Members of the Church of Jesus Christ of Latter-Day Saints are frequently accused of trying to earn our way in to heaven through our good works and righteous behavior, as opposed to the saving grace of Jesus Christ.
I can see how many believe that; even some within our own church preach we have to earn our way into heaven. After all, we teach a person can’t be saved by grace alone, right? It has been hammered into the devout Mormon’s head throughout years of Primary, Young Women’s, and Relief Society. Grace has become a four letter word in the Mormon culture* because it is our good works that save us! Good works, good works, and more good works are what get us in to heaven!!!!
Blech. I can totally see how other Christians look at very busy Mormons, busily working our way to salvation and say, “What about grace?”
So what about grace? Yesterday, I watched a devotional given by Brad Wilcox on July 12, 2011 titled “His Grace is Sufficient” that pretty much sums up what I have learned about grace. It can be seen at http://byutv.org/watch/49475abb-10d4-4f45-a757-7000b9945468 .
I loved when Wilcox says,
“Jesus doesn’t make up the difference. Jesus makes all the difference. Grace is not about filling gaps. Its about filling us. Jesus…paid our debt in full. He didn’t pay it all except for a few coins. He paid it all. It is finished.”
It is finished. What a beautiful phrase, full of mercy. Of grace.
Wilcox’s talk has set me to thinking about the issues of justice, mercy, and grace as it applies to single expectant parents in the LDS church. For too long, single expectant parents have only been treated with the hand of justice. This heavy hand demands perfection – perfection in families, perfection in people – and punishment when we fall short.
Frequently when a young LDS woman falls short of perfection and finds herself single and pregnant, our culture* demands she pay the price for her sins: marriage or relinquish her baby. Any other option is considered selfish and of putting her “wants” about a child’s “needs.” The implied principle is through the “good works” of relinquishing her child, she shows she is willing to pay the price for her sins.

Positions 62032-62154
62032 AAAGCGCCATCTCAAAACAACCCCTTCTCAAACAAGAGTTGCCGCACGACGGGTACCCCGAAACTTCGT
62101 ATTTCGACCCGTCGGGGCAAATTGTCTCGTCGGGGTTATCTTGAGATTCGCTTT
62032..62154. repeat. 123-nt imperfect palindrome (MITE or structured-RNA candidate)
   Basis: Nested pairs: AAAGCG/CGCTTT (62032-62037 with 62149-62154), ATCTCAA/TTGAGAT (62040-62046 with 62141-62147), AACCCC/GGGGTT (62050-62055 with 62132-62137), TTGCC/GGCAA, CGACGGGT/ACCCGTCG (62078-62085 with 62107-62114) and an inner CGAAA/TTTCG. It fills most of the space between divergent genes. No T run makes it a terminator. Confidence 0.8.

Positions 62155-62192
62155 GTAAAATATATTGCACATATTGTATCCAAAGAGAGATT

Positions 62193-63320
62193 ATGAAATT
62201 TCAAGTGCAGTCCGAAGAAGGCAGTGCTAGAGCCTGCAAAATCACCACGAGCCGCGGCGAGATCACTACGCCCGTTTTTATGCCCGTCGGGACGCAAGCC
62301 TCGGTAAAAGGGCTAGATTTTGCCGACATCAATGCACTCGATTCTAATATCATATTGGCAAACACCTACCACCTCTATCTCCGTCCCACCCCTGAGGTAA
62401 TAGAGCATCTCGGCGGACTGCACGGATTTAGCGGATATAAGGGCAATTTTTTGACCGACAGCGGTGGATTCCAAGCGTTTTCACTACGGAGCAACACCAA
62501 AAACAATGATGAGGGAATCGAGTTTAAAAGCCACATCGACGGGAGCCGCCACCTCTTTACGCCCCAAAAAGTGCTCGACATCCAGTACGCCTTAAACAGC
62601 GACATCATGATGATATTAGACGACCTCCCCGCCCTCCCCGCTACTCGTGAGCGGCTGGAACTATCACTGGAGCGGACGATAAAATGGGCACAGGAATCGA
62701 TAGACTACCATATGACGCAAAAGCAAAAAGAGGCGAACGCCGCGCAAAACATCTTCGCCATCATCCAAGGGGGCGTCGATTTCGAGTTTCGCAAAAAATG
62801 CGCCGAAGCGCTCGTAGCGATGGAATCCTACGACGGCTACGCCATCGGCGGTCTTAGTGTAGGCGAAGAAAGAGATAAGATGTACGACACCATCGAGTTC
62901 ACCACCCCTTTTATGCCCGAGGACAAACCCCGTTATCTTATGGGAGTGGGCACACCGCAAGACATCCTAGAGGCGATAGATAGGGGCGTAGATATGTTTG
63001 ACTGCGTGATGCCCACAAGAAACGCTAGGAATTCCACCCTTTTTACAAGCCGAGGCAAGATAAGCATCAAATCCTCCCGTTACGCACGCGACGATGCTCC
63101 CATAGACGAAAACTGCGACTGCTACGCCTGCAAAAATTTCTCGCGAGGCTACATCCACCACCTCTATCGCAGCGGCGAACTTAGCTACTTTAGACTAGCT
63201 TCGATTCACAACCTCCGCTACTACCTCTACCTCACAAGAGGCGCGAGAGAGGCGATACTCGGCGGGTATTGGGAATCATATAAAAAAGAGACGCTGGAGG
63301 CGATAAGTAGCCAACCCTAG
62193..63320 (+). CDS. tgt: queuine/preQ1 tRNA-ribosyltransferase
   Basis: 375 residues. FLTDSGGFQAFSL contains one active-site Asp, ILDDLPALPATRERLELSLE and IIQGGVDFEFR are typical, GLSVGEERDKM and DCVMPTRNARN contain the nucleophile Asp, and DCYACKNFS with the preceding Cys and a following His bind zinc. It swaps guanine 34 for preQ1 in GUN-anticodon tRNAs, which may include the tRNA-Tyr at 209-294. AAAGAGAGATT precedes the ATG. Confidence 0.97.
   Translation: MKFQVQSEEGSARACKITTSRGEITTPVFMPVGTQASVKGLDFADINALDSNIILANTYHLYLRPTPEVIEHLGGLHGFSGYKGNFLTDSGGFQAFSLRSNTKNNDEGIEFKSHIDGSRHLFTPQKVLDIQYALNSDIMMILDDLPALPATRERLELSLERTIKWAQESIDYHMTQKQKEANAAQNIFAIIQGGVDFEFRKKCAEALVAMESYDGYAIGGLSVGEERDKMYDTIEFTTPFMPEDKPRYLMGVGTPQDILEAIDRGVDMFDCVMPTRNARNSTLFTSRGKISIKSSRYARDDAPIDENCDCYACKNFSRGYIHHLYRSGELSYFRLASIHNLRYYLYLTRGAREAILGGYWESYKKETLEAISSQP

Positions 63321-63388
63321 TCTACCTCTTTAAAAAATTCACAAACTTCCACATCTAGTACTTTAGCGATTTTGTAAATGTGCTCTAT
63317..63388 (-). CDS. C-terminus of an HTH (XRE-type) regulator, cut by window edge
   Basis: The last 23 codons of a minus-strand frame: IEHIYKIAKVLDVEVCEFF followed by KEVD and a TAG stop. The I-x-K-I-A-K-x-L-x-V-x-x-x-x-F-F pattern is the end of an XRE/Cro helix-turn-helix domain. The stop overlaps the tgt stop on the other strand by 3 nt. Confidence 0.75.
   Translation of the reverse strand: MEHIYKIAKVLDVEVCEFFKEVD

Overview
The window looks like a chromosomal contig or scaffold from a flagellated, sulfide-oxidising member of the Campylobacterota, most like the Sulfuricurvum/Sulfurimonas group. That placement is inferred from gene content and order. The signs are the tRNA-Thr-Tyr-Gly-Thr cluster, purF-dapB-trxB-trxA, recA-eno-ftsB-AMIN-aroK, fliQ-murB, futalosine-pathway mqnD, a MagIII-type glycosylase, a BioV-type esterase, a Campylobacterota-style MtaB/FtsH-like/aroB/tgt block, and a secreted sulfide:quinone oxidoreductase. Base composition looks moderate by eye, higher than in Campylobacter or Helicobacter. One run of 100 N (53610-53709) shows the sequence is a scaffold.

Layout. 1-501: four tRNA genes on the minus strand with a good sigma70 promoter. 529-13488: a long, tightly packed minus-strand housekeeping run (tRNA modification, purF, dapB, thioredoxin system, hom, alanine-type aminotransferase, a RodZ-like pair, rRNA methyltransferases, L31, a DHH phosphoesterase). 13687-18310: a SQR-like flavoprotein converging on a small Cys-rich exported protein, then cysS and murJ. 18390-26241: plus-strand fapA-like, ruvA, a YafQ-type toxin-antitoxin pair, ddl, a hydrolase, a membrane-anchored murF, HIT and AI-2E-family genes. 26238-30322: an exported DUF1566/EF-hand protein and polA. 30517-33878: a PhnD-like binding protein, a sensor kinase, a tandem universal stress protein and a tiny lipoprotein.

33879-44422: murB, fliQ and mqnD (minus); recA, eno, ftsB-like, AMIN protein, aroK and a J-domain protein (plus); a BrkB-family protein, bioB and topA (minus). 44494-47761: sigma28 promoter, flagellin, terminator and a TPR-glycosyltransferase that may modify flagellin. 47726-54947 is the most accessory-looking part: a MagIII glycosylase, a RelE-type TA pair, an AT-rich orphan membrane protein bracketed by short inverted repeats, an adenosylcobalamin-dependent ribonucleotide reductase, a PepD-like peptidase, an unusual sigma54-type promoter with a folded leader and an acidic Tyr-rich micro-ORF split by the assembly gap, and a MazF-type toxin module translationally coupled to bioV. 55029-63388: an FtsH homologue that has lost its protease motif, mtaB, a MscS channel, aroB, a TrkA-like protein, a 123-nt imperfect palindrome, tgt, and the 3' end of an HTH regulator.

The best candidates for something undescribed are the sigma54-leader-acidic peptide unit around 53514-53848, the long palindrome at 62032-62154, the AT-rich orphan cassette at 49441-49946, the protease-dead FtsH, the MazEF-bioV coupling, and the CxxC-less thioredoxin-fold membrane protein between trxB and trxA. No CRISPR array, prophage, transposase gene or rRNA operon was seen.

But the miracle of the Atonement – the miracle of grace – teaches us that Jesus Christ has already paid that price. His grace is sufficient to cover us – all of us. However, many single expectant mothers in the LDS culture are treated as if grace stops short of their front door. They are treated as if grace doesn’t pay the price for them in full, just like it does every one else. We require the single expectant mother to prove her repentance by either marrying the man that got her pregnant or paying the ultimate price, by placing her broken heart, her mother’s love, and ultimately her child on the altar of adoption. Only then do we declare the demands of justice have been satisfied.
So what is missing in this equation? Grace.
The kind of grace that steps in and says, “It is finished. Jesus paid the debt, in full.” The kind of grace with bounty enough to enfold a mother and her growing child in the arms of merciful love, sheltering her from a culture that clamors for justice in the form of a hasty marriage or adoption. Grace, which whispers in a young mother’s ear, “You are enough.” The kind of grace that sits with a young mother while she labors her baby into the world and places the babe, still slippery with her mother’s blood and amniotic fluid, into the arms of her mother, not the arms of a more “qualified” woman waiting to take custody of this newest member of the human race.
What is lacking in the LDS church grace that takes a young mother by the shoulders and looks her squarely in the eyes and says, “Yes, this is scary and this will be hard, but you are ready to be a mother. With me, you are ready.”
This same grace then turns to the rest of us and looks us squarely in the eyes and says, “Love her. Support her. Help her become the best mother she possibly can. Help her learn and grow in the gospel of love” (see Elder Quinten L. Cook’s conference address from April 2011). This is the same grace that then leans close, takes us by the shoulders and whispers in our ear, “Inasmuch as ye have done it unto the least of these my brethren, ye have done it unto me.”
Yes, grace is what is missing. Justice we have plenty of. Self-righteous foot-stomping by people who have done it “the right way” and “deserve” a baby we have plenty of. What we need is grace. And lots of it.
*Please note I said culture, not doctrine. There’s a BIG difference between the two in many instances. Unfortunately.